Kathleen M. Comerford
Councils and bishops in late sixteenth- and early seventeenth-century Tuscan dioceses emphasized vocation and the cura animarurn in their efforts to reform the parish clergy after the Council of Trent. The desired criteria for pastoral behavior were relatively simple, yet in many instances conformity was elusive. While synods and visitations clearly articulate a vision of professionalism, and even state penalties for failures to achieve that vision, most parishes display instead a continuation of prior practices in several important areas, including very low levels of conformity with Tridentine and post-Tridentine reglations concerning education of priests and availability of up-to-date service books. Since the penalties were relatively small, and often did not produce any change, historians may conclude that seventeenth-century priests were not able to achieve the level of professionalization desired of them.
Robert J. Christman
In the decades following Luther's death, adherents of the Wittenberg Reformation fought amongst themselves over how to define the reformer's theology. Often such struggles pitted Philippists against Gnesio-Lutherans, but sometimes the controversies took place within these groups themselves. The following article examines the Flacian controversy over original sin as it split the Gnesio-Lutheran pastorate of the central German county of Mansfeld. Rather than focusing on the content of the debate, this study analyzes the two distinct approaches to the laity taken by the pastors on each side of the divide. One side endeavored to present the doctrinal complexities of the disagreement to the parishioners; the other attempted to shield the laity from the intricacies of the dispute. It was, therefore, not only a theological disagreement that divided the pastors, but two distinct and competing visions of ecclesiology and the role of the laity in the church.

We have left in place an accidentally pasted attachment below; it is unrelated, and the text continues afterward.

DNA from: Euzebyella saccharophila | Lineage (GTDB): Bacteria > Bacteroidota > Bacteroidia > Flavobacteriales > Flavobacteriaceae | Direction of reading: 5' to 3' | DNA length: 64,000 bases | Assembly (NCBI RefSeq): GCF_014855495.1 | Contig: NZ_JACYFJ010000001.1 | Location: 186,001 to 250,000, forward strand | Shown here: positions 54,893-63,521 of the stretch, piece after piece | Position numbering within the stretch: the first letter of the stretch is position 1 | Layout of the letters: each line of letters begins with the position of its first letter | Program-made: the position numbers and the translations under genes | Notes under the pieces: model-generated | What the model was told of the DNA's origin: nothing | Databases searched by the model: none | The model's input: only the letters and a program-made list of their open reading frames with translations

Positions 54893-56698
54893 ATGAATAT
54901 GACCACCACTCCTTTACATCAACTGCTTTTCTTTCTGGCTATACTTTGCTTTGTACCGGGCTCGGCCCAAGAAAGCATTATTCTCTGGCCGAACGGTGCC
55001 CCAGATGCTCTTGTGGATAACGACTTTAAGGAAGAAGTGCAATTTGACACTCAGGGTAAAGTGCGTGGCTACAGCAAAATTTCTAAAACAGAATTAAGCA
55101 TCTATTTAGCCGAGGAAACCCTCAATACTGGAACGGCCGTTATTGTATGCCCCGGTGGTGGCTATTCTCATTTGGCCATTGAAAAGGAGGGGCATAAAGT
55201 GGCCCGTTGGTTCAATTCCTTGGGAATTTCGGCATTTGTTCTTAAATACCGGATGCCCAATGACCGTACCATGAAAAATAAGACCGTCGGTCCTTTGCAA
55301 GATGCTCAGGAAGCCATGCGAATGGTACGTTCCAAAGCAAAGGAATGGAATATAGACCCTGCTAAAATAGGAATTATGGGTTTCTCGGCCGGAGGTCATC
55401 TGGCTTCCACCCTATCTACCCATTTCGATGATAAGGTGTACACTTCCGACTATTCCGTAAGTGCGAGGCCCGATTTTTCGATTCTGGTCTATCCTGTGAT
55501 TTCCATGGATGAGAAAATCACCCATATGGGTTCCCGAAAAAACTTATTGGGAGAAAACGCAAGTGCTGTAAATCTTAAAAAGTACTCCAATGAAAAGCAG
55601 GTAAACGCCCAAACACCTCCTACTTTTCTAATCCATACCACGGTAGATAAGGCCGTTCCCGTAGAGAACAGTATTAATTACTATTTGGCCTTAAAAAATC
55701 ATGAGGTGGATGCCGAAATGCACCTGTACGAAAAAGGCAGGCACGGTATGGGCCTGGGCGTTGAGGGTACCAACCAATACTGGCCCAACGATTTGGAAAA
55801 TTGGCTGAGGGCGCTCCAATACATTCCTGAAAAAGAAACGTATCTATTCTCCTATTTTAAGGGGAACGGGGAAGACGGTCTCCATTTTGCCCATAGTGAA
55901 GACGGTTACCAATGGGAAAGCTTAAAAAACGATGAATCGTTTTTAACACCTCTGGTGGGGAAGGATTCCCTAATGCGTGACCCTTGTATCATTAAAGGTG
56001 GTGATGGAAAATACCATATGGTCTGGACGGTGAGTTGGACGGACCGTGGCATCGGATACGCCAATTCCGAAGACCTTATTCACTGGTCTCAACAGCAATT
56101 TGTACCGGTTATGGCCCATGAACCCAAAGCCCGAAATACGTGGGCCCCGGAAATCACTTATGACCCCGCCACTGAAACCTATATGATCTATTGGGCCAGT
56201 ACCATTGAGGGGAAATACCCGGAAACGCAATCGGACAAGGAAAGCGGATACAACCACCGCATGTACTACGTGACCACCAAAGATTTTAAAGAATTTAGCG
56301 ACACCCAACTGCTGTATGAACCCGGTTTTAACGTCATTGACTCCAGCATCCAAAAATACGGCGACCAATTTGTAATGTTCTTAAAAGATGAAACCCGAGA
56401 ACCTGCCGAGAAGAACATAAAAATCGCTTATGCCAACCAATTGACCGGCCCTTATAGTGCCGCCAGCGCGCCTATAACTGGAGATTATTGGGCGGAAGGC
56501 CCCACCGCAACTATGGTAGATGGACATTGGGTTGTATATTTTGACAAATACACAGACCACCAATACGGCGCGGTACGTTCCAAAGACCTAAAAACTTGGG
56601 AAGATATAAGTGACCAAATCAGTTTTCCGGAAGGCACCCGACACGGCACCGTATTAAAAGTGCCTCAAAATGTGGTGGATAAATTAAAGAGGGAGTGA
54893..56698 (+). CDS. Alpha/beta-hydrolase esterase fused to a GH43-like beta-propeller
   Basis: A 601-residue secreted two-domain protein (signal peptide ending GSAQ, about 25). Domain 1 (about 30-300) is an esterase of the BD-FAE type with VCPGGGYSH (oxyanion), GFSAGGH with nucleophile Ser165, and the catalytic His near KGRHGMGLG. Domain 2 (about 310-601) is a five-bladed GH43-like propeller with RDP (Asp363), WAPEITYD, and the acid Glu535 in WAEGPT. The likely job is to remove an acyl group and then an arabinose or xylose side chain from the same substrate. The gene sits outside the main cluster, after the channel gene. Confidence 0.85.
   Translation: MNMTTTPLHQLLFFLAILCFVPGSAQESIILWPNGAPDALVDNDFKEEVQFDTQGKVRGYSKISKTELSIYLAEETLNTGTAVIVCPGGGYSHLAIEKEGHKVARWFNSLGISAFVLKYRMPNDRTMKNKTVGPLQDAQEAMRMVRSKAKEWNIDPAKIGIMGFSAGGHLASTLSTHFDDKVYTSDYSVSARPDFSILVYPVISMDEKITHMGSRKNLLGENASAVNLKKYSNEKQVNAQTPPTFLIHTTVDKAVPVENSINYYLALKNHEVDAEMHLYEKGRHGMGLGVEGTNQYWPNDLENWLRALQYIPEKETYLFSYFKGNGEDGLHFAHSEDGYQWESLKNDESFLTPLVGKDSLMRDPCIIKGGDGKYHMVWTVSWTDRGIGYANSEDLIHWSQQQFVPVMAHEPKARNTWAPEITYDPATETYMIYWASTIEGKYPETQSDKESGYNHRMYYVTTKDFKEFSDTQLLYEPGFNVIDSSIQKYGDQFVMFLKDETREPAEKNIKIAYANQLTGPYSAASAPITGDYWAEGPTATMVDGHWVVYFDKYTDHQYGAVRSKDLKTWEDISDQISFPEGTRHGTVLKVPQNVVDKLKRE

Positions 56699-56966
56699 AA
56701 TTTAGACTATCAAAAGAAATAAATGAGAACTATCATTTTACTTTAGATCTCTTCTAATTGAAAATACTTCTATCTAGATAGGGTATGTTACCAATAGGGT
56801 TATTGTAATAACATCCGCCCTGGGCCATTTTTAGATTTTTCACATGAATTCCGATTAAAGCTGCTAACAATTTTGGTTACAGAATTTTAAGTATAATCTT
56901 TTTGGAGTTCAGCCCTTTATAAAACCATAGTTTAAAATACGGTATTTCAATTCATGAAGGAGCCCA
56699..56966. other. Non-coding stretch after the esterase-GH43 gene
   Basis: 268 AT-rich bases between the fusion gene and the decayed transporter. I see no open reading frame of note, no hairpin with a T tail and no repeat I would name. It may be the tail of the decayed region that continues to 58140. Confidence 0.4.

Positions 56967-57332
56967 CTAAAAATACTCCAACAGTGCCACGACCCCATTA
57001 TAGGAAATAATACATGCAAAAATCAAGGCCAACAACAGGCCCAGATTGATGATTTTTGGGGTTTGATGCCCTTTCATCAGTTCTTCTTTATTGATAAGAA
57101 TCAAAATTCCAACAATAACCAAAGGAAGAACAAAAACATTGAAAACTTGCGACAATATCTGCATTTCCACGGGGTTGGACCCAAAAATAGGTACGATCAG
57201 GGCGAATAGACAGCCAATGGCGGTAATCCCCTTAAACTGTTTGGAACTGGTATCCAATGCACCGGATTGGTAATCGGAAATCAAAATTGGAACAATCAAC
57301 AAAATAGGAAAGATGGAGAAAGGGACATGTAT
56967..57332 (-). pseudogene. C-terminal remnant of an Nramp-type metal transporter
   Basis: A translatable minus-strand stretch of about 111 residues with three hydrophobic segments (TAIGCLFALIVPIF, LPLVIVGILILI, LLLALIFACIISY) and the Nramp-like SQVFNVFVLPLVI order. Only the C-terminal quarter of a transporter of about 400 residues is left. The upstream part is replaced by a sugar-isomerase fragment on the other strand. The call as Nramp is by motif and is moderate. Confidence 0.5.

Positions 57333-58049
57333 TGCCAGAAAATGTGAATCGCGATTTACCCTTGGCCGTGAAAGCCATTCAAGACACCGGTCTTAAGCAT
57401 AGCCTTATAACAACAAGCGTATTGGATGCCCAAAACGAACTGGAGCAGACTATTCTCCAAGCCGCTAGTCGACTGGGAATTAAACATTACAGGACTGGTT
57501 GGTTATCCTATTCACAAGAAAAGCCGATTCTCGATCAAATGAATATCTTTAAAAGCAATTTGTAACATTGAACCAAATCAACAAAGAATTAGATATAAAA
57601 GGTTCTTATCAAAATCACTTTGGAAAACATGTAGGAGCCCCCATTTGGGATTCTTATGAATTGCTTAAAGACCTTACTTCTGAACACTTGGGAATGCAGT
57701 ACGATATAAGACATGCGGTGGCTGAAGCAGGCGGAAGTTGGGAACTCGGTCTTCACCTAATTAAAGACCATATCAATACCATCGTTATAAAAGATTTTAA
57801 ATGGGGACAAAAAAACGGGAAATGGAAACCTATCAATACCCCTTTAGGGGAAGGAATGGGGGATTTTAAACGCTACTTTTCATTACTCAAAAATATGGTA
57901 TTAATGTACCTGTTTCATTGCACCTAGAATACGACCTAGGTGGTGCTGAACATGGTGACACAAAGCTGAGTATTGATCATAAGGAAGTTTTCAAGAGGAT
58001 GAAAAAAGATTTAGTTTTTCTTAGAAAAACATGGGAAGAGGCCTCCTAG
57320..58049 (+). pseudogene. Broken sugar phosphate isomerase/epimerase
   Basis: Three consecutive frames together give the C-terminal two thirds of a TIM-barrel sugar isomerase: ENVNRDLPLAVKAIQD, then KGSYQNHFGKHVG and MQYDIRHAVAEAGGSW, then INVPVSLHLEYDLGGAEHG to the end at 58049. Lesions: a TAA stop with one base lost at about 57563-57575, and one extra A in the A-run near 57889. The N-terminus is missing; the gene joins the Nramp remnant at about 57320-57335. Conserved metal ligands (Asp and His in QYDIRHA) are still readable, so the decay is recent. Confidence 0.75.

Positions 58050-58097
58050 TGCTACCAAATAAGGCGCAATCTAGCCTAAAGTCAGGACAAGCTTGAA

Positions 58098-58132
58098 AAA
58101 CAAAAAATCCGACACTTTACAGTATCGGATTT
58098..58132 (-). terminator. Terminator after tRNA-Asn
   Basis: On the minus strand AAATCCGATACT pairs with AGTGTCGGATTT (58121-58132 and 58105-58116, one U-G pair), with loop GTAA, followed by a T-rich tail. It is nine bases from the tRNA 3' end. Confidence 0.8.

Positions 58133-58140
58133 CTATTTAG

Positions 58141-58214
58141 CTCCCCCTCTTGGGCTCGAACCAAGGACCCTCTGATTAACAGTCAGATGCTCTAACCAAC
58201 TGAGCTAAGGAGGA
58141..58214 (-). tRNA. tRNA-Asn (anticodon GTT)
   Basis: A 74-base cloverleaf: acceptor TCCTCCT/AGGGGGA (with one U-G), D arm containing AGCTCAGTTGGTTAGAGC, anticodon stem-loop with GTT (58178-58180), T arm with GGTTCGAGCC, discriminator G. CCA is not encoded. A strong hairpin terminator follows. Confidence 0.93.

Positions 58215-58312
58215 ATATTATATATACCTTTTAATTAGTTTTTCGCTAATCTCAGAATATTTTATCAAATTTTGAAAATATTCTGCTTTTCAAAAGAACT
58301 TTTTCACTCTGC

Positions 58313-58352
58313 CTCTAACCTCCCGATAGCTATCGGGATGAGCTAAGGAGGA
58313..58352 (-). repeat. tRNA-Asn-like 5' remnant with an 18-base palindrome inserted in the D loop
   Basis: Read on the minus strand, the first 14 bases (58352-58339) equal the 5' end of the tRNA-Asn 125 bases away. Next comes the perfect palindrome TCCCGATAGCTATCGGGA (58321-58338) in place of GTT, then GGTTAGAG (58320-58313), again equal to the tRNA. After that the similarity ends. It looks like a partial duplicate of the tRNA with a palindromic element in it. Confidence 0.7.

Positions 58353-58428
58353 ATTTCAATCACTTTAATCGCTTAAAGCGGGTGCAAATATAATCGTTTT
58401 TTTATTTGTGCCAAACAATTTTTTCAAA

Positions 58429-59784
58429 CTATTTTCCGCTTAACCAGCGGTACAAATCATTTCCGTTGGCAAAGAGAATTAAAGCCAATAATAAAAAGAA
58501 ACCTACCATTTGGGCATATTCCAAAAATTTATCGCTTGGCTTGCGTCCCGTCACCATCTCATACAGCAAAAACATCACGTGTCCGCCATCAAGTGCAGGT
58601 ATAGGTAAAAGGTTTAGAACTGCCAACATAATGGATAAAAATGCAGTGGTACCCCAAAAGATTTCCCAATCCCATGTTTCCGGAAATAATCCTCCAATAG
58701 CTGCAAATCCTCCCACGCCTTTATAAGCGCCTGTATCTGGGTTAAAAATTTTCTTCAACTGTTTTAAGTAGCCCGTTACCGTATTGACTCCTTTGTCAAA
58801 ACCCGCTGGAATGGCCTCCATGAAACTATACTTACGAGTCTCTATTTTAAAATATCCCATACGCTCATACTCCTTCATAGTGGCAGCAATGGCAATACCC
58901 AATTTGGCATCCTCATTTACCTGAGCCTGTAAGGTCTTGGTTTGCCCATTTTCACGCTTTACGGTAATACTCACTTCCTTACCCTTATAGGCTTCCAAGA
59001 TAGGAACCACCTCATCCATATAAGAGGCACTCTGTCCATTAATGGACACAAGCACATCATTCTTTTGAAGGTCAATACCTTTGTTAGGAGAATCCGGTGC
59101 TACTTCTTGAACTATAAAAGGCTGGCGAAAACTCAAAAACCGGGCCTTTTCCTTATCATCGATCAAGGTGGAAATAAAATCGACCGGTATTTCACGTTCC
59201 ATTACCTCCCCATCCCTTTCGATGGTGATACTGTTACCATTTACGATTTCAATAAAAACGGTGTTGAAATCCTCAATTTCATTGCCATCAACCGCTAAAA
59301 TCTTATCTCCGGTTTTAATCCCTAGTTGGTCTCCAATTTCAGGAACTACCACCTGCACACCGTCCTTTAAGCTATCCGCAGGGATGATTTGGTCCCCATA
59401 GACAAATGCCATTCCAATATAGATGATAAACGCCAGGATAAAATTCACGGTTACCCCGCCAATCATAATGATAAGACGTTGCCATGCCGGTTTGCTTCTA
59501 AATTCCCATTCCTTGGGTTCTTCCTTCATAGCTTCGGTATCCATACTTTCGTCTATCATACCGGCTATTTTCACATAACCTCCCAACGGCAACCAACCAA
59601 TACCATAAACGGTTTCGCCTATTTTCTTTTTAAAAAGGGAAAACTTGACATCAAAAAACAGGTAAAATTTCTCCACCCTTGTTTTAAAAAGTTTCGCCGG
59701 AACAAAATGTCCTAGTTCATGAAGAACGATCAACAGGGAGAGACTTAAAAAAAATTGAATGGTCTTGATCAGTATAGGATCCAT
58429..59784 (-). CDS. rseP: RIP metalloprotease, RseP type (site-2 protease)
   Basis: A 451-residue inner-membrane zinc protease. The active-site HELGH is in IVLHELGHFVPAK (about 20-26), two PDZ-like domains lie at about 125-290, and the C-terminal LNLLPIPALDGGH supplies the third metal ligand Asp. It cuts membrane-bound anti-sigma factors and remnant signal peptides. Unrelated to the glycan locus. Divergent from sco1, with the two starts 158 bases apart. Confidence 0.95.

Until recently, studies on French pastoralism have overlooked the existence of a political ideology within late sixteenth- and early seventeenth-century sermon literature. And yet it appears that court preachers were co-opted by the Bourbon monarchy to assist in the pacification of the nobility and radical elements of both Catholic and Protestant confessions. This essay examines the sermon literature of the French saint, François de Sales, 1567-1622, in order to demonstrate that de Sales's sermon literature consciously supported the crown's pacification agenda. It is further argued that this political ideology in the sixteenth- and seventeenth-century sermon literature shaped the relations between court preachers such as de Sales and the Huguenot factions in the aftermath of the Edict of Nantes. With the emphasis on pacifying rebellious elements in the realm, the rhetoric in the sermon literature exhibited a sense of toleration of the existing Huguenot faction that had been absent in the sermon literature of the mid sixteenth-century.